Tesla set out to build “awesome” electric vehicles with a mission to accelerate the world’s transition to sustainable energy. In so doing, Tesla not only disrupted existing incumbent manufacturers but also proved that there was a market for high-end electric vehicles. By the close of 2020, Tesla’s market cap was $669 billion—nearly as much as the next five most valuable car companies combined. Despite that, its global footprint was still relatively small with production of over one million vehicles at only two sites – the US and China. While Tesla had built strong markets in these two countries, it was still lagging in Europe and elsewhere. In January 2021, Tesla was planning to build a new factory in Berlin and enter the Indian market aggressively. The stock market seemed to welcome Tesla’s current and future plans for expansion, with the stock trading at a record high value by mid-January 2021. At the same time, financial analysts and observers were wondering whether much of Tesla’s stock price growth could be viewed as part of a tech-led asset bubble. In this highly uncertain and volatile environment, with the COVID-19 pandemic still not under control in large parts of the world, Tesla had to decide where to go next in its quest for global leadership. In view of the electric car industry’s changing landscape and in the aftermath of the COVID-19 pandemic, was Tesla’s international footprint fit for the future?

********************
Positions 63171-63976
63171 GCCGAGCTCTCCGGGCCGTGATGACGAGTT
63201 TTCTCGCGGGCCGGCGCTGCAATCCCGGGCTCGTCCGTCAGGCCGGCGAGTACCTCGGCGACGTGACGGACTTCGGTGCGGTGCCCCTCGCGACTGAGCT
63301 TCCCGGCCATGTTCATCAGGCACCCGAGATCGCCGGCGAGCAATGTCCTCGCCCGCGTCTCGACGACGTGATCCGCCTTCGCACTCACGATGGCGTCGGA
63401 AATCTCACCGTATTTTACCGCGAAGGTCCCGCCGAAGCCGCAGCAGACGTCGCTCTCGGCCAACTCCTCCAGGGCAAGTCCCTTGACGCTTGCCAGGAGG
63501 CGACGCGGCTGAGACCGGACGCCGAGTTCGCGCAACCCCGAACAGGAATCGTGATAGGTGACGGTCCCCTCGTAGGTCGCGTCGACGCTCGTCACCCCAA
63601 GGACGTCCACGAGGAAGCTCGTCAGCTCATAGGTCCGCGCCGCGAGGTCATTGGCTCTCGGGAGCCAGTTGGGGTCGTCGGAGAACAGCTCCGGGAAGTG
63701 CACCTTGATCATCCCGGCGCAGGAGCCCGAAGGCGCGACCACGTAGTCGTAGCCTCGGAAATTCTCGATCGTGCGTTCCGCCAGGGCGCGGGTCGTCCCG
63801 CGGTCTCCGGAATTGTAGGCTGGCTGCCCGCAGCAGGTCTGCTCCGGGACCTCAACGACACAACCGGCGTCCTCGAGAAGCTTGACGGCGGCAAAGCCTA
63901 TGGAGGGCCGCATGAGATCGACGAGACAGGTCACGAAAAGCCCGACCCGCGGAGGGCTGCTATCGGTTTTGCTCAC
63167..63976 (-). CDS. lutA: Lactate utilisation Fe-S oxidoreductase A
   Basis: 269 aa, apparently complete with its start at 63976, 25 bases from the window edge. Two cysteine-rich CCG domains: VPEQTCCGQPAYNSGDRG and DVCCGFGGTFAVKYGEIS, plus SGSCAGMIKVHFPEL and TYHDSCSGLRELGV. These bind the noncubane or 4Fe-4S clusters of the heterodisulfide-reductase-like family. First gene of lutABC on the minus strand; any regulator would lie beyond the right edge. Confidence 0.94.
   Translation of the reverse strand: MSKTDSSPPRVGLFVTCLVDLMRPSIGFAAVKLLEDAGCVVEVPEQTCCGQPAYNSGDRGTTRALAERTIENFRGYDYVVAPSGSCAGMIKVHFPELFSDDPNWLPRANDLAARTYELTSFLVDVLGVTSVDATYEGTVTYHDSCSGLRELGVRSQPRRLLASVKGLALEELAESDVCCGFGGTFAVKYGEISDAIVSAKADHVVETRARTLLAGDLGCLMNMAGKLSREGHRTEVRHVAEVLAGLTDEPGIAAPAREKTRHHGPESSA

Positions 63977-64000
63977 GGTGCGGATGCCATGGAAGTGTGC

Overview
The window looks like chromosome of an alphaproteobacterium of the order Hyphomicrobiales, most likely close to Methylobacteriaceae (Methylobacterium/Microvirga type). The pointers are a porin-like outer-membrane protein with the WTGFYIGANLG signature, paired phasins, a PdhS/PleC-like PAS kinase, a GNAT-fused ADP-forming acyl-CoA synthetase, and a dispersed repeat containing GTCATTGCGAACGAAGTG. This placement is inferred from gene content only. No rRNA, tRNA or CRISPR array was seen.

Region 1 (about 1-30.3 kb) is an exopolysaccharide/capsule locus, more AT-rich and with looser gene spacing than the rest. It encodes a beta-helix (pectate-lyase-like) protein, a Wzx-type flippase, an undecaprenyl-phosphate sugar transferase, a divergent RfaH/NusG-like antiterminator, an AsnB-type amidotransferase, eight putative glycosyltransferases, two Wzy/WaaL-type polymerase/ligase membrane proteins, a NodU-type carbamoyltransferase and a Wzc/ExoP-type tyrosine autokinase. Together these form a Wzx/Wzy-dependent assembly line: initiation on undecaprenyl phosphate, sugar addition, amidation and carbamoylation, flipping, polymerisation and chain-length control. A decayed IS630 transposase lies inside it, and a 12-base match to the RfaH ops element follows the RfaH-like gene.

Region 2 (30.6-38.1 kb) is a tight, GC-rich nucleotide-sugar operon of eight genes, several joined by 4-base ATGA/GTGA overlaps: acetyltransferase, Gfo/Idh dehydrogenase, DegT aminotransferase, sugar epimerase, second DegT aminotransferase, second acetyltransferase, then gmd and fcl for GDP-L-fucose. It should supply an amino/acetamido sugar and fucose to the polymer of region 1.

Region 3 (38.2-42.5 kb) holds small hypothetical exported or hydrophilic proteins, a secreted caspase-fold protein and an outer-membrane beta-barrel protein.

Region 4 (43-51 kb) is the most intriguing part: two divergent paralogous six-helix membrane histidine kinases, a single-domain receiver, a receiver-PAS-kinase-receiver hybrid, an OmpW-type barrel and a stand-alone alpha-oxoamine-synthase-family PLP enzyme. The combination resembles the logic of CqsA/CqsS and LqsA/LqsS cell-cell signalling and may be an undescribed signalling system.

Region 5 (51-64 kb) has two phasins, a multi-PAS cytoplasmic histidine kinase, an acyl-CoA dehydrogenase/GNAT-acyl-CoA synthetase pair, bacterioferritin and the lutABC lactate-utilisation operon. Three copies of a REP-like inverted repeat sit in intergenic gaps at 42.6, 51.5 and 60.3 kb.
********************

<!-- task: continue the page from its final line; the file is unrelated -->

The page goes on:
• Analyze how cross-border expansion can contribute to Tesla’s growth and success in the marketplace
• Examine the extent to which geopolitical events can have an impact on Tesla’s international footprint and ability to create value across borders
• Analyze the extent to which the COVID-19 pandemic has impacted the business operations of companies such as Tesla
• Explore how companies such as Tesla can create value via their international presence
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